Whip Hand © 2002 New Moon
See? It's winter now, and I'm wearing a sweater. A heavy sweater. Some days I have to wear gloves, and my toes get to feeling quite frosted through my Chucks. But, no matter how cold it gets, the taijiquan warms me up.
And see the mala bracelet? My teacher David gave them to all his students for Christmas 2001. I wear mine to remind me to keep my left shoulder down and relaxed. Sometimes it works.
In August 2004 I started taking taiji lessons from Jonas Sanchez. He teaches Xinjia Yilu, Chen New Frame, First Path, that is. I met Jonas through another of his students, my friend Joe.
I don't have a picture of Jonas yet, but, let's see... he's a young man, a bit taller than my five-foot-six, he wears glasses, and... he looks Chinese. He wears his black hair in a fashionable "weed-whacker" cut, and his eyes are so dark you can't discern the pupils. As far as I know, he's from Connecticut and went to school at Yukon (UConn). He's very articulate and has a delightful voice. He speaks Chinese but he says he's only understood in context. I expect it's his Hartford accent that's to blame. He laughs and jokes with the best of them, and he loves taiji (which he's been studying for 25 years), and delights in all the myriad nasty things one can do to an opponent with a well executed application. He's a thorough, patient teacher. By day, he's a producer for a local film company, a job he seems to enjoy immensely.
What else... he eats apples down to the core, has a sweet tooth, and he'll happily play taiji till the cows come home or until somebody makes him go home. His pet saying these days is, "The dantien is dead," which has to do with the teachings of his teacher, Master Zhang Zhi Jun, whom I met in Willimantic a couple of years ago. The new thinking is "xiao jie ling jing," which means "the extremeties lead the power." Once you get the hang of it, you wonder why you ever thought it worked any other way.
David A. Tymecki
David was my first taiji teacher. He taught me (and Ma) Yang 24 Form and gave me a solid grounding in the principles of taiji. Here he is:
Teacher © 2002 New Moon
He doesn't like having his picture taken. Whenever I pointed the camera at him, he'd make a goofy face. But, even though the self-conscious look is there, I like this picture. For one thing, he's wearing red, his favorite color. (He had lots of red stuff when this picture was taken: a big, red Ford pickup truck and a big, red retriever named Buck, for instance. (Buck is still around, and he's an excellent dog.)) And for another, you can see his kindness and his humor in his eyes. (See how dark David's eyes are? His eyes are always the same color as the sky; and this picture was taken at night. It's really quite amazing. I'll see if I can capture him outside in daylight one of these days.)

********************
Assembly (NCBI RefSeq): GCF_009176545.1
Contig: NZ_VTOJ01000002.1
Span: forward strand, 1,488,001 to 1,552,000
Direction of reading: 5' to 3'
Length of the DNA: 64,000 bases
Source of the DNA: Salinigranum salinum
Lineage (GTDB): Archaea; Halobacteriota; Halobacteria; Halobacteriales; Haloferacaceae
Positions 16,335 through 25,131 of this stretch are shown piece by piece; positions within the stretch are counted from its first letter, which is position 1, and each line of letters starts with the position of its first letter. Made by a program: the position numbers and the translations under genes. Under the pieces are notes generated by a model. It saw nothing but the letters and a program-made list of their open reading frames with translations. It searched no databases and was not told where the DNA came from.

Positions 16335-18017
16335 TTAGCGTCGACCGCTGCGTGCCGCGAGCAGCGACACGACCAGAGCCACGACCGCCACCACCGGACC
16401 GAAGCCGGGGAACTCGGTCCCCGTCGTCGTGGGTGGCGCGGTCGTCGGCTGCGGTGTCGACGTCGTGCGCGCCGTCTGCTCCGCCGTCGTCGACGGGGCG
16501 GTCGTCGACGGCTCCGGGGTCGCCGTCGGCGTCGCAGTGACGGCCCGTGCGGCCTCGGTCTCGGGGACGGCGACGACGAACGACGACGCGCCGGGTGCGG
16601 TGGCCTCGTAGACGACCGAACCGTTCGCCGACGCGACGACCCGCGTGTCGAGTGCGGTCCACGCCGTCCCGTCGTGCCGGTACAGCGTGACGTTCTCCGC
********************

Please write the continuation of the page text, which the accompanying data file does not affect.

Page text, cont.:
David has his own website Dalant Studios. He's been learning taijiquan for about twenty years, and teaching for the last ten or so. His teacher is Pin Pin Su; I have yet to meet her, though I understand from those who have that she "has strong chi." David says she's a little bit of a thing, and she can kick his butt. I'm looking forward to meeting her someday.
This is my mom:
Ma © 2002 New Moon
She's the reason I started taking taijiquan. In January 2000 she came down with pneumonia and it scared the heck out of me. She was 79 years old then, and even though she was still working full time, she didn't get much exercise and she insisted on continuing to smoke! So when she got over the pneumonia, I told her she was going to get some exercise, or else! and I signed us both up for evening classes in yoga and taijiquan. We both absolutely hated the yoga, but we both loved the taiji. We've been learning ever since.
And perhaps reading this journal will give you some idea of why.
I'm not sure what to say about myself. Some folks call me Lizzie.
I don't much like pictures of myself, but here I am at Halloween. (I'm not really blonde.)
My love of Taijiquan was a very unexpected discovery. Going in, I didn't know what it was, except that is was a kind of gentle exercise Ma might be able to handle. I certainly didn't know it was a Martial Art!
I guess I ought to tell you a bit more about myself. I was 48 years old when Ma and I began lessons. I was very out of shape, very stressed. I felt semi-lousy most of the time. I had forgotten how to laugh and the joy had gone out of everything.
After a couple of months, though, things began to change. I felt better. I was happier. I was more relaxed. I was less stressed. I kept practicing, and things just kept getting better for me.
And the only thing that had changed for me was that I was now practicing taijiquan.
Did taijiquan change my life completely? Yes. Absolutely. There is no other explanation.
Try it yourself. See what happens, that's my recommendation.
Copyright © 2001, 2002, 2003, 2004 New Moon